Extra-inning win can be Rays' seminal moment
Victory over A's on Thursday could prove to be momentum builder team seeks
ST. PETERSBURG -- The Rays have been searching for hits and runs, solid pitching, and victories. Manager Joe Maddon has been praying for a seminal moment.
They got both in the early evening hours of Thursday with an unlikely, but much-welcomed, 5-2 extra-inning win against Major League Baseball's best team, the Oakland Athletics.
The Rays have been dreadful of late. They took the Tropicana Field on Thursday having lost four straight games and 11 of their last 15.
The magical season many predicted had turned to rust. Even the most devout optimist had to admit chances of rebuilding 2014 and returning to the postseason would be a Herculean task.
Three hours before Thursday's game with a worried look on his face, Maddon said what the Rays needed was a seminal moment, some form of thunder and lightning to ignite momentum.
At first, it appeared the magnificent return of right-hander Alex Cobb from the disabled list was the moment. Over 6 2/3 innings and 96 pitches, he blanked the potent Athletics, who'd won five straight and 11 of their last 12 games, taking no prisoners.
And then the Rays scratched for a 1-0 lead in the bottom of the seventh. It wasn't exactly thunder and lightning, but taking that slim advantage into the ninth with three outs to go was just fine.
But struggling closer Grant Balfour coughed up the lead as the A's pulled even, sending the game to extras and making many of the 11,257 still in the house forget how important Cobb's first start since April 12 was.
There was doom and gloom, the atmosphere for most Rays games this month, in the 11th when the Athletics took a 2-1 lead against reliever Josh Lueke.
"Sometimes when you don't expect it, something big happens," Maddon said earlier.
"Confidence is a very fragile part of the human existence. When you have it, you can almost do anything. When you're lacking it a little bit, even the most mundane things became more difficult."
Evan Longoria, the Rays' best player and leader, had looked less than stellar in his first four at-bats Thursday, elevated to the No. 2 hole in the batting order because Maddon said that would take pressure off him.
The count was 1-2 on Longoria leading off the 11th inning when he rifled a single to left-center. Two fly balls by Matt Joyce and Wil Myers put the Rays in a two-out hole with the outcome seemingly inevitable.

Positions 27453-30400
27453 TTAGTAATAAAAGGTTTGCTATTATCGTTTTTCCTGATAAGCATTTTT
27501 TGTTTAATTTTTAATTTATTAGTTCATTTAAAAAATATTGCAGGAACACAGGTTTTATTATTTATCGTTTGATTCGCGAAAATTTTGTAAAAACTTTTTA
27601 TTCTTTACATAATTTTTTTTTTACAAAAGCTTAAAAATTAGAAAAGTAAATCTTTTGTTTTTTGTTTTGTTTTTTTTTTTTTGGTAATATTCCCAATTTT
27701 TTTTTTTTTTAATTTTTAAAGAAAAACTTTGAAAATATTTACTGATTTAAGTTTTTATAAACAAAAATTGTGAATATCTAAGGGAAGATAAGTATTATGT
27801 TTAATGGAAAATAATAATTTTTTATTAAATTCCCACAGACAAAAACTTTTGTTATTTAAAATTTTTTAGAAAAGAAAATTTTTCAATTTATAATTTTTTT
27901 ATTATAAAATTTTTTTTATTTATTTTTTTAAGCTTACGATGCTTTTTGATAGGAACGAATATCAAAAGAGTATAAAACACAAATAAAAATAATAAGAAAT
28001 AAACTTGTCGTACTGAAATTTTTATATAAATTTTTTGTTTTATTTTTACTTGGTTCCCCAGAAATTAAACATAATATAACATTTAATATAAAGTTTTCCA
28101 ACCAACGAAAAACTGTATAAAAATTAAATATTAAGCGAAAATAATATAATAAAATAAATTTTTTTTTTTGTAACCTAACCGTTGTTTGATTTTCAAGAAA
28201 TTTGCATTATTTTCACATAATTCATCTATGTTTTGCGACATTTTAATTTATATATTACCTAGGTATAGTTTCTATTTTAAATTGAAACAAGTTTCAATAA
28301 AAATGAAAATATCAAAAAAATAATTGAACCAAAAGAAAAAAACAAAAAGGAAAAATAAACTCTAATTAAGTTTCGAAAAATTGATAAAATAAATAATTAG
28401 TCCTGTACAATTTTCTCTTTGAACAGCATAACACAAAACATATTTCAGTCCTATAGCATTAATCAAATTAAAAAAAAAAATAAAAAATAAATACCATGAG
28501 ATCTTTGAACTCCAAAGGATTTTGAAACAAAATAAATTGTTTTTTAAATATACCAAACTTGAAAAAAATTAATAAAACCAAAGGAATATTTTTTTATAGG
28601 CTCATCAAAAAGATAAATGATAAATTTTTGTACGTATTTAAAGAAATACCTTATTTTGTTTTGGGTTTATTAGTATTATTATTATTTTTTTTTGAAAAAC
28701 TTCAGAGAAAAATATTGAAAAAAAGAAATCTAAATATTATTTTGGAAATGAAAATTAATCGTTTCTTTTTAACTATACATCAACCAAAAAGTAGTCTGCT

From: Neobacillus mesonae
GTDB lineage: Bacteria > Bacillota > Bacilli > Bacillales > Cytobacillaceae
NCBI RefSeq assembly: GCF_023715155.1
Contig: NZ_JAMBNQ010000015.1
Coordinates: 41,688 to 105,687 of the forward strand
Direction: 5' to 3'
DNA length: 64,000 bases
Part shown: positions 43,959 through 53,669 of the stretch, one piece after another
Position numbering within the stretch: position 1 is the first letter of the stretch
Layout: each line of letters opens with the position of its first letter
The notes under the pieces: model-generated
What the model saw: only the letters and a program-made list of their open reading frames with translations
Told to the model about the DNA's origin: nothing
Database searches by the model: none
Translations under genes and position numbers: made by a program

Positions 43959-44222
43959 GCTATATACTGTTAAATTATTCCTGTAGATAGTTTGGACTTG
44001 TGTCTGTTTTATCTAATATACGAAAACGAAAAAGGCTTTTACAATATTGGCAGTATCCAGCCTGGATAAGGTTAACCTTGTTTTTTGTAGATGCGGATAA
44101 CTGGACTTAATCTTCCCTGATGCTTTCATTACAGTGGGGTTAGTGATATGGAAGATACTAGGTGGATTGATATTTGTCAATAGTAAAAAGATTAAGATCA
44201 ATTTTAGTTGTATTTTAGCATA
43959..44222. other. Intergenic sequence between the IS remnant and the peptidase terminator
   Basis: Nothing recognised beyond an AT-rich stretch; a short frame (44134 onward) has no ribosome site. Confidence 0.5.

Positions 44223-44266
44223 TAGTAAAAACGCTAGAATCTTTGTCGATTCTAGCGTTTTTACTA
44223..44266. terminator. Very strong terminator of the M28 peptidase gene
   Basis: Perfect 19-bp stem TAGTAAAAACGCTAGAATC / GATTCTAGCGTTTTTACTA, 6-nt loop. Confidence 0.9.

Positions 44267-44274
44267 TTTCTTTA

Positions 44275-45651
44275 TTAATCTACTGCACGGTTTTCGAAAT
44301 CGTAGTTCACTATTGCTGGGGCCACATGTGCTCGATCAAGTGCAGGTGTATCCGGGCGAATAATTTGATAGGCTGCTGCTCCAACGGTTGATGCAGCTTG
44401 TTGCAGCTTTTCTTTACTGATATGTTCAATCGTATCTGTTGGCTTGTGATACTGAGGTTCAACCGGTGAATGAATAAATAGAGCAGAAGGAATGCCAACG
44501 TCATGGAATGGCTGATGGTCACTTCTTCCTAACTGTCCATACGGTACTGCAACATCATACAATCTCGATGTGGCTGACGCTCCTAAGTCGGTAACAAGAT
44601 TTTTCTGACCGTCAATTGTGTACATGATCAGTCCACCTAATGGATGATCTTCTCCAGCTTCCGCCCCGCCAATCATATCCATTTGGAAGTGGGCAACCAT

James Loney singled to center, with Longoria stopping at second and on a 1-2 count Desmond Jennings singled up the middle. Longoria scored to tie the game and moments later Sean Rodriguez blasted a three-run homer and you might have thought the Rays had just won the World Series.
The entire team danced around home plate, celebrating their first walk-off success of this disappointing season. Oakland packed for a trip to Toronto.
A seminal moment?
"Yes," said Maddon. "We talked about that before the game and I kept thinking back to what I told you. We've had plenty of opportunities for that moment and I believe there's more of those forthcoming.
"It was great for our guys to do that; we needed some kind of a boost all night. We were foiled in our attempts, and you've got to give Oakland credit. They're playing at a very high level."
The obvious question is, will they be capable of building on this victory. Maddon thinks so.
Before the game, I asked him what it takes to lift a team up from an especially difficult period of poor play and losses.
That's when he threw seminal moment at me.
When he was a coach with the Angels in 2002 they were losing, appeared to lack energy -- "all the things people are saying about us," Maddon said. "We looked like we were dead in the water, but David Eckstein hit a grand slam against Toronto and from that moment on we turned it around. They started playing with renewed energy and a new belief. And it was the same group of players."
He said it was part of the Angels' resurgence that helped propel them to the World Series against San Francisco.
"You have to have a seminal moment that all of a sudden creates momentum going in the right direction," said Maddon. "That's what we've been looking for."
"We haven't made anything easy for ourselves of late … I think that win can hopefully propel us - being down late and able to respond the way we did, and finally get a big hit."
As the Rays prepare for the weekend invasion of the Boston Red Sox, they're still in the American League East's basement and, at 20-28, eight games under .500.
A year ago, on June 22, they were also in last place, but from that moment reeled off 22 wins in 27 games.
It was that kind of magic which carried them to the postseason for the fourth time in five years.
Even after Thursday's victory, the jury remains out on whether this team possesses that touch.
If nothing else, as Maddon says, it's something to build on. That's what seminal moments are for.
Hal Bodley is the senior correspondent for MLB.com. This story was not subject to the approval of Major League Baseball or its clubs.